Mangrove Snapper Fishing
Mangrove Snapper also known as the Grey Snapper is one of the most popular snapper species and is one of the few that can be caught inshore. They are shaped like most other snappers, display coloring ranging from bronze to grey and have a mouth full of teeth. Mangrove Snapper Fishing can be difficult at times but with this guide you should learn everything you need.
Early life of a Mangrove snapper
Mangrove Snapper spend the majority of their juvenile life inshore and move offshore when they reach adult age. Inshore they average between 10-18 inches and weight between 1-4 pounds. Offshore they can reach a size of over 20 pounds, but in shore, a fish over 3-5 pounds is very rare.
Where to Find Mangrove Snapper
Offshore they are primarily found around reefs and wrecks while inshore Mangroves can be found just about anywhere there is structure. They get their name from their preference to live around mangrove shorelines early on in life, but these are some other places that they are found:
- Beach Piers
- Bridges and Docks
- Rock Piles / Oyster Beds
- Deep holes/ Dredges
Snapper species tend to be bottom dwellers and the Mangrove snapper is no different, however, many times they will be found throughout the water column. It is rare to find them on the surface, but they are frequently found from mid depth down to the bottom.
Inshore, Mangrove Snapper rarely get above 3 pounds so just about any inshore, saltwater sealed gear will work well. The most popular rod and reel combo when targeting these fish is a light spinning reel with a medium action rod. Saltwater Conventional reels are also very popular when fishing around structure with live bait.
Because Mangroves are almost always found near heavy cover. Because of this braided line is the best option. Braid has great abrasion resistance and is very strong. Line in the 15-40 pound test class will work great.
Mangrove Snapper have AMAZING eyesight so a tough, low visibility leader is a manditory. Fluorocarbon works perfectly for this task because of its abrasion resistance and is ultra low visibility in the water.. Use a leader that is between 15-30lbs.
Using Artificial Lures for Mangrove Snapper Fishing
Snapper are not known as the most willing strikers of artificial lures in the ocean, but there are many that will work. These are a few examples:
- Berkley Gulp Shrimp
- Curl Tail Grubs
- Soft Plastic Shrimp
- Soft Plastic Jerk Bait
- Mud Minnow / Finger Mullet imitation lures
When using artificial make sure to use a lure small enough to fit in the mouths of the snapper you are after. Cast as close to the structure as you can without getting snagged and work the bait slowly and erratically back. As with most snapper species, Mangrove snapper will hit hard, so set the hook as soon as they hit.
Using Live Bait for Mangrove Snapper Fishing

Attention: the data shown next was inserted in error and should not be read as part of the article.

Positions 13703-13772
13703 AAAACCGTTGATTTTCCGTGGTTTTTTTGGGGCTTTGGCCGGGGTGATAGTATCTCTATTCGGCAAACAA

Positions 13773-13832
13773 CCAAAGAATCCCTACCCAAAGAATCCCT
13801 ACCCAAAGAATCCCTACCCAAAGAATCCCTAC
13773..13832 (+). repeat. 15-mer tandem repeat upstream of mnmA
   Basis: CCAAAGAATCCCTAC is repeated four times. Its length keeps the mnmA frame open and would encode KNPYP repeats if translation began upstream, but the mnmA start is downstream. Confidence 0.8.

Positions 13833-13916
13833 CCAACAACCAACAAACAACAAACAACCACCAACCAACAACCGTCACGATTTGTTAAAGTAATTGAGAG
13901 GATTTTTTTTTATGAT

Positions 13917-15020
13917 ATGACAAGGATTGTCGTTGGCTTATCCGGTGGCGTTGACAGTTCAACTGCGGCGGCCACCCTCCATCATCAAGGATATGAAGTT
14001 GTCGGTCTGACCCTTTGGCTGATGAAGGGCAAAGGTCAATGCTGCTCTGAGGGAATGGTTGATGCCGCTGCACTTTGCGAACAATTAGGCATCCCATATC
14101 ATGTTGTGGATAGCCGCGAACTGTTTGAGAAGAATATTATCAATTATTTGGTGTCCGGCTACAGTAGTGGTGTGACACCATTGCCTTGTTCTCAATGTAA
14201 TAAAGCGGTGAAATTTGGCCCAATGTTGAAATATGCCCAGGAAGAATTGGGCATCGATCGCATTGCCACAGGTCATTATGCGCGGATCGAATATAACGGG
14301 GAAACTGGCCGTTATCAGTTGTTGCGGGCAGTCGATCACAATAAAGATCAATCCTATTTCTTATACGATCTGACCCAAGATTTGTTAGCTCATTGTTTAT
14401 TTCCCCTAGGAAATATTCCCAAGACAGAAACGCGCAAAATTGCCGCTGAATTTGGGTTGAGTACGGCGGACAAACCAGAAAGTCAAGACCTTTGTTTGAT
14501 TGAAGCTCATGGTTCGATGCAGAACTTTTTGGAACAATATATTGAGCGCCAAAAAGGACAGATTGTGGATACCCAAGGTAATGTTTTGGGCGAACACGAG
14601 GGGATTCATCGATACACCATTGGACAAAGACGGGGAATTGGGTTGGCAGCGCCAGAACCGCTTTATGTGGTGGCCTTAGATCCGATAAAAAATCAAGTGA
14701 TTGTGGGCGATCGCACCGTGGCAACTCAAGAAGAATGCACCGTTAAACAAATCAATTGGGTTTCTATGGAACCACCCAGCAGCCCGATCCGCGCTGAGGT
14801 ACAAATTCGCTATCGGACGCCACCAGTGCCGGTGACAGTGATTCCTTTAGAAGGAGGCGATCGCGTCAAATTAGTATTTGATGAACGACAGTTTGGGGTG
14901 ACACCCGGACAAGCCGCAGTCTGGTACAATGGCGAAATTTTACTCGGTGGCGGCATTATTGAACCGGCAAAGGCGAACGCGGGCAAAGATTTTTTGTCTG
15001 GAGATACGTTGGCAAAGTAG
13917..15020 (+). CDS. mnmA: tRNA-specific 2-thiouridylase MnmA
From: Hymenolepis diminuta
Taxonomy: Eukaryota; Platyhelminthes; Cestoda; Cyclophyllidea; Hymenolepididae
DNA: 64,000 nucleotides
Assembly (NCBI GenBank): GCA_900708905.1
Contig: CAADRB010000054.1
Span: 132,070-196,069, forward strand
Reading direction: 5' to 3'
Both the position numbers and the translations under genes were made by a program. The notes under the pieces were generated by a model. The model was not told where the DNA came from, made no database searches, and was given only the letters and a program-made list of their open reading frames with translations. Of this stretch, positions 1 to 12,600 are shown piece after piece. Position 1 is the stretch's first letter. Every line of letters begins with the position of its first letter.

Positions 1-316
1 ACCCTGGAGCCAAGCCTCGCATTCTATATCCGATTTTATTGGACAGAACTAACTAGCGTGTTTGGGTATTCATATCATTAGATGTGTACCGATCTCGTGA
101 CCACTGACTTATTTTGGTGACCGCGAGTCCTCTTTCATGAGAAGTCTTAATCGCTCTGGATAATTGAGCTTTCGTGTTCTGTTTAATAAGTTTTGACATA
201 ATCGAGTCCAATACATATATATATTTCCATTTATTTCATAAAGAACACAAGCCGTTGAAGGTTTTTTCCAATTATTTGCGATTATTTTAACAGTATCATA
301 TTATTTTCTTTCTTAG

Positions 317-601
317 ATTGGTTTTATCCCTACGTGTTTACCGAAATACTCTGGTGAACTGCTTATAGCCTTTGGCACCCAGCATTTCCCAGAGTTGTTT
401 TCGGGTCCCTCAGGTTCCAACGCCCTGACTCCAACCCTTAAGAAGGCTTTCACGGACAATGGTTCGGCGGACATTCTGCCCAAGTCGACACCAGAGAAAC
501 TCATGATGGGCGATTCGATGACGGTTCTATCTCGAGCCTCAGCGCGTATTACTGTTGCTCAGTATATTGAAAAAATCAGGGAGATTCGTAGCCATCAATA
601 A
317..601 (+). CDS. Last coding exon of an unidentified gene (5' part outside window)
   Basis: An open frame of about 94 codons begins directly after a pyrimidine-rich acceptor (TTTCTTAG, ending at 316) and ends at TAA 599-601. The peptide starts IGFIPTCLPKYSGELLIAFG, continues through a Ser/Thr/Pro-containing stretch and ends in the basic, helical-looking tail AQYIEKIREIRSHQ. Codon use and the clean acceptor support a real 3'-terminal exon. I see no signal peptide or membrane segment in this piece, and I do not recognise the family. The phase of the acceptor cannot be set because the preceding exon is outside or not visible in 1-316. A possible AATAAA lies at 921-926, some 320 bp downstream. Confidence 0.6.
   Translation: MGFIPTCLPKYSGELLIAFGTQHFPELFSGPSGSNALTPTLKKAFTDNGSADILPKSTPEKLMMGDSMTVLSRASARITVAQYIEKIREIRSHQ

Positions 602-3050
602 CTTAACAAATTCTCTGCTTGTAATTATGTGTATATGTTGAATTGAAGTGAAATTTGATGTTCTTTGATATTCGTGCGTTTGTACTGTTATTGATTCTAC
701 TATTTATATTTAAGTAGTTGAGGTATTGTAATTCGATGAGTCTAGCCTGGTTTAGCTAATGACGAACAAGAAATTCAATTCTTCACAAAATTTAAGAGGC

Using Live bait is one of the most successful method of catching Mangrove Snapper. They are voracious predators and willing eat many types of live bait. The stand alone best live bait for inshore snapper is Mud Minnows. Mud minnows last a very long time in captivity, are very durable on the hook and are almost irresistible to Mangrove Snapper. Some other good baits include:
- Live Shrimp
- Small Finger Mullet
- Scaled Sardines
- Small Pinfish
- Small Crabs
Live Bait Rigs for Mangrove Snapper Fishing
For inshore snapper the two most popular rigs are the fish finder (aka carolina rig) and the knocker rig.
The fish finder rig is a hook attached to a 10-30” leader. Above the leader is a barrel swivel, a bead and then a egg sinker. While using this rig, use only the minimal amount of weight needed to hold the bottom.
A knocker rig has a hook attached to a 10-30” leader that is directly attached to the main line. A egg sinker is tied on to the main line and allowed to free float on the line all the way down to the eye of the hook. This allows the bait to be held on the bottom and with a small jig of the rod tip produce a small knocking sound when the sinker knocks into the of the hook.
Live Bait Techniques for Mangrove Snapper Fishing
When fishing from piers, docks, or bridges many anglers always think that the deepest water will always be the most productive. This is almost always not the case! The most productive will be the areas with cover and current that will attract mangrove snapper. Study the structure. Look under the pier/dock/bridge for any areas that the current changes direction slightly, has a rock pile, a hole caused by current or any other structure. Drop the bait down just up current of this structure (most frequently either strait down or slightly under the structure you are fishing from).
Mangrove Snapper are mostly aggressive feeders but at times can be subtle eaters as well. Most days they will hit a bait so hard it bends the rod immediately. Occasionally they will barely touch the bait and sit still while eating it. On days that the fish are hitting very lightly, reduce the size of your hook and the weight, along with the leader size. This will not only make the hit easier to detect but will also encourage the fish to eat faster because of less resistance.
Many areas around the world require circle hooks by law when fishing for reef fish (which all snapper are considered). When using these hooks be aware not to use the classic upward jerking motion to set the hook. These hooks were designed to grab the fish by the side of the mouth as it is being pulled out of their mouth. So all that is needed is a slight upward motion and to bein reeling in the line.